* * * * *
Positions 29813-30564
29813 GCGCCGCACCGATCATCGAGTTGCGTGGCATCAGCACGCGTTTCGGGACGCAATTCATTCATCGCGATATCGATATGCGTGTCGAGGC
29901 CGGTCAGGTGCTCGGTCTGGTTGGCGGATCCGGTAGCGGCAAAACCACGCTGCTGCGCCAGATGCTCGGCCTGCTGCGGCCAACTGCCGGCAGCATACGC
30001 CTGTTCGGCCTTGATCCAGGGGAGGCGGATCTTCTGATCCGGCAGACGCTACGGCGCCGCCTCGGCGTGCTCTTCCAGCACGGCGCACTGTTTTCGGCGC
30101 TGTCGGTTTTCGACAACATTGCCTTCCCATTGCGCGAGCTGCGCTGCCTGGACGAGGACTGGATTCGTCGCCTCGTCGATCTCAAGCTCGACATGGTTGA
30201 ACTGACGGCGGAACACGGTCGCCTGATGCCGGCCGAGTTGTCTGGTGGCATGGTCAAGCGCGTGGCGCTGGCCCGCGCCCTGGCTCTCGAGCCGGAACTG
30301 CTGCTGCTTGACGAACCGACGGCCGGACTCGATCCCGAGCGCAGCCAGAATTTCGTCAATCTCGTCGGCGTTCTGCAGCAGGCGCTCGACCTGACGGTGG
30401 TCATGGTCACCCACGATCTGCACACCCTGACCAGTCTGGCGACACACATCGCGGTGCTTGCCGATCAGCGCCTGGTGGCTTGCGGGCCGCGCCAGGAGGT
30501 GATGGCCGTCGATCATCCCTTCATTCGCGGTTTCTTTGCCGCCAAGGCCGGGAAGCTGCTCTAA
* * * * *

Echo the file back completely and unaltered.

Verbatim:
Positions 29813-30564
29813 GCGCCGCACCGATCATCGAGTTGCGTGGCATCAGCACGCGTTTCGGGACGCAATTCATTCATCGCGATATCGATATGCGTGTCGAGGC
29901 CGGTCAGGTGCTCGGTCTGGTTGGCGGATCCGGTAGCGGCAAAACCACGCTGCTGCGCCAGATGCTCGGCCTGCTGCGGCCAACTGCCGGCAGCATACGC
30001 CTGTTCGGCCTTGATCCAGGGGAGGCGGATCTTCTGATCCGGCAGACGCTACGGCGCCGCCTCGGCGTGCTCTTCCAGCACGGCGCACTGTTTTCGGCGC
30101 TGTCGGTTTTCGACAACATTGCCTTCCCATTGCGCGAGCTGCGCTGCCTGGACGAGGACTGGATTCGTCGCCTCGTCGATCTCAAGCTCGACATGGTTGA
30201 ACTGACGGCGGAACACGGTCGCCTGATGCCGGCCGAGTTGTCTGGTGGCATGGTCAAGCGCGTGGCGCTGGCCCGCGCCCTGGCTCTCGAGCCGGAACTG
30301 CTGCTGCTTGACGAACCGACGGCCGGACTCGATCCCGAGCGCAGCCAGAATTTCGTCAATCTCGTCGGCGTTCTGCAGCAGGCGCTCGACCTGACGGTGG
30401 TCATGGTCACCCACGATCTGCACACCCTGACCAGTCTGGCGACACACATCGCGGTGCTTGCCGATCAGCGCCTGGTGGCTTGCGGGCCGCGCCAGGAGGT
30501 GATGGCCGTCGATCATCCCTTCATTCGCGGTTTCTTTGCCGCCAAGGCCGGGAAGCTGCTCTAA